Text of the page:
For well over a year now, I’ve been wondering why Bayes worked in my manual scans when I ran a piece of mail that made it through mailserver’s filters. It appears that spamd and the manual scan weren’t producing the exact same results. In order to get spamd working as well as a manual scan, I first had to debug by looking at the mail log at /var/log/mail.log. Immediately, I noticed some permissions problems. I chmod 777 the areas where spamd needed access and then set up a site wide bayesian database per the instructions at this link:
With this in place, Bayesian use by Spamassassin and autolearning are working fine now. The only sad thing is the mysql database I set up for the Bayes database was unusable due to some weirdness with a perl component DBD::mysql. It worked fine yesterday, but then it broke. I just went back to using the default DBD database. The strangest thing that was going on was that my manual scans were using a different local.cf and directory for plugins than the spamd scans. Upon realizing this, I knew where I had to put the latest version of fuzzyocr so that I could write to the fuzzyocr.hashdb. This seems to be working well in catching the noxious image spams that are coming in a lot more frequently these days. I’ve also upped the scores for any emails that come in with attached or inline gifs since they are rarely legitimate emails.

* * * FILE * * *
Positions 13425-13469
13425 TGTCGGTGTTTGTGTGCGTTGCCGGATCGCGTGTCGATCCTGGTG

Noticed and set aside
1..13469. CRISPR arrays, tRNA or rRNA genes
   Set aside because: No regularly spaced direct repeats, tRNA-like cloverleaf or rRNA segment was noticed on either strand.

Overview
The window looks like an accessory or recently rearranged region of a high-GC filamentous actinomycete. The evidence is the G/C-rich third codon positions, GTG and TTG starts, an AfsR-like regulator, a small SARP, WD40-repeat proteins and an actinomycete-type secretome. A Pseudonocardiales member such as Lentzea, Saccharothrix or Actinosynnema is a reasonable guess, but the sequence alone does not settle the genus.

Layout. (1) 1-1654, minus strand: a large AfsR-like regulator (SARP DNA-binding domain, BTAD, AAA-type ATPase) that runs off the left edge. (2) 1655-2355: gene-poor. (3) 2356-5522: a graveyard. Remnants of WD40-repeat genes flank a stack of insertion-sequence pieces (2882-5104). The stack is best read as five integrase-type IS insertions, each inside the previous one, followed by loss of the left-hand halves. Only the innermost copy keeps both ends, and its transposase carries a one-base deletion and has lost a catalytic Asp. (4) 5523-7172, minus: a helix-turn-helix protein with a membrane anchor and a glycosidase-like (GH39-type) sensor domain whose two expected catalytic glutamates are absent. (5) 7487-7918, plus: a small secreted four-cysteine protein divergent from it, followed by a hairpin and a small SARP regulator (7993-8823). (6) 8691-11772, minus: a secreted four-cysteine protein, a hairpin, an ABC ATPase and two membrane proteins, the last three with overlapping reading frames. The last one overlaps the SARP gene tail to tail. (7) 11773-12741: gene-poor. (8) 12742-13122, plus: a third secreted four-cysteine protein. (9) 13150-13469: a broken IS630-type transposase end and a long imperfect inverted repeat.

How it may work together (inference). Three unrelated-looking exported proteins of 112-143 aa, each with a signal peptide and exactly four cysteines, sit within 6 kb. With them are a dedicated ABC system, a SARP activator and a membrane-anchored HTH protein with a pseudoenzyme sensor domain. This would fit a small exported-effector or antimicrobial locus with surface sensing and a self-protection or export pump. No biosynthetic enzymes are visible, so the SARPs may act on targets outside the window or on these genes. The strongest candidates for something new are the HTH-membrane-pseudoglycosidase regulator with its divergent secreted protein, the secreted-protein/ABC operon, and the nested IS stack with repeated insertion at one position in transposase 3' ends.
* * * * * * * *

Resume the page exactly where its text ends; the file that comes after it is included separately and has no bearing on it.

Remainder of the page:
The combination of Bayes finally working and fuzzyocr will really cut down on the amount of spam hitting the clients. I’m very happy about that!